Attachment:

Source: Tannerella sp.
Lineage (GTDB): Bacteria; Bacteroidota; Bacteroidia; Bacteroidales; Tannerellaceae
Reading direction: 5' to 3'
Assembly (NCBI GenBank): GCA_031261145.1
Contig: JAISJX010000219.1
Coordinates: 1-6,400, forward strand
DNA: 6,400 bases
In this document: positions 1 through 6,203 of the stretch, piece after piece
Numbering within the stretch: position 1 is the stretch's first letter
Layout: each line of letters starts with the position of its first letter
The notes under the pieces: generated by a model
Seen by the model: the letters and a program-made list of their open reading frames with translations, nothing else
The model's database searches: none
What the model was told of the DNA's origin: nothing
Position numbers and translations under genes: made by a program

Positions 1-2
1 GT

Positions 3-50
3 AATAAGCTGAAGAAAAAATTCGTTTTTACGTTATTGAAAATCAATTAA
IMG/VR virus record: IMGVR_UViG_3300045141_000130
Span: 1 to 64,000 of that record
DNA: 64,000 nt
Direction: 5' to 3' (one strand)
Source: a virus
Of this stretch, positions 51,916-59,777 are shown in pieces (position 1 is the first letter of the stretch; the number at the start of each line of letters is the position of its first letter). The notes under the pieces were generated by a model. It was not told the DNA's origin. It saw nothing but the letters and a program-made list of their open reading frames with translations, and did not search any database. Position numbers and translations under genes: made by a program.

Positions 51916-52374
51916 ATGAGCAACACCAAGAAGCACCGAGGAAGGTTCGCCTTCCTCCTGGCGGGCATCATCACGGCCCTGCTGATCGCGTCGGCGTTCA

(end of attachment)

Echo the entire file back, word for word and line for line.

Source: Tannerella sp.
Lineage (GTDB): Bacteria; Bacteroidota; Bacteroidia; Bacteroidales; Tannerellaceae
Reading direction: 5' to 3'
Assembly (NCBI GenBank): GCA_031261145.1
Contig: JAISJX010000219.1
Coordinates: 1-6,400, forward strand
DNA: 6,400 bases
In this document: positions 1 through 6,203 of the stretch, piece after piece
Numbering within the stretch: position 1 is the stretch's first letter
Layout: each line of letters starts with the position of its first letter
The notes under the pieces: generated by a model
Seen by the model: the letters and a program-made list of their open reading frames with translations, nothing else
The model's database searches: none
What the model was told of the DNA's origin: nothing
Position numbers and translations under genes: made by a program

Positions 1-2
1 GT

Positions 3-50
3 AATAAGCTGAAGAAAAAATTCGTTTTTACGTTATTGAAAATCAATTAA
IMG/VR virus record: IMGVR_UViG_3300045141_000130
Span: 1 to 64,000 of that record
DNA: 64,000 nt
Direction: 5' to 3' (one strand)
Source: a virus
Of this stretch, positions 51,916-59,777 are shown in pieces (position 1 is the first letter of the stretch; the number at the start of each line of letters is the position of its first letter). The notes under the pieces were generated by a model. It was not told the DNA's origin. It saw nothing but the letters and a program-made list of their open reading frames with translations, and did not search any database. Position numbers and translations under genes: made by a program.

Positions 51916-52374
51916 ATGAGCAACACCAAGAAGCACCGAGGAAGGTTCGCCTTCCTCCTGGCGGGCATCATCACGGCCCTGCTGATCGCGTCGGCGTTCA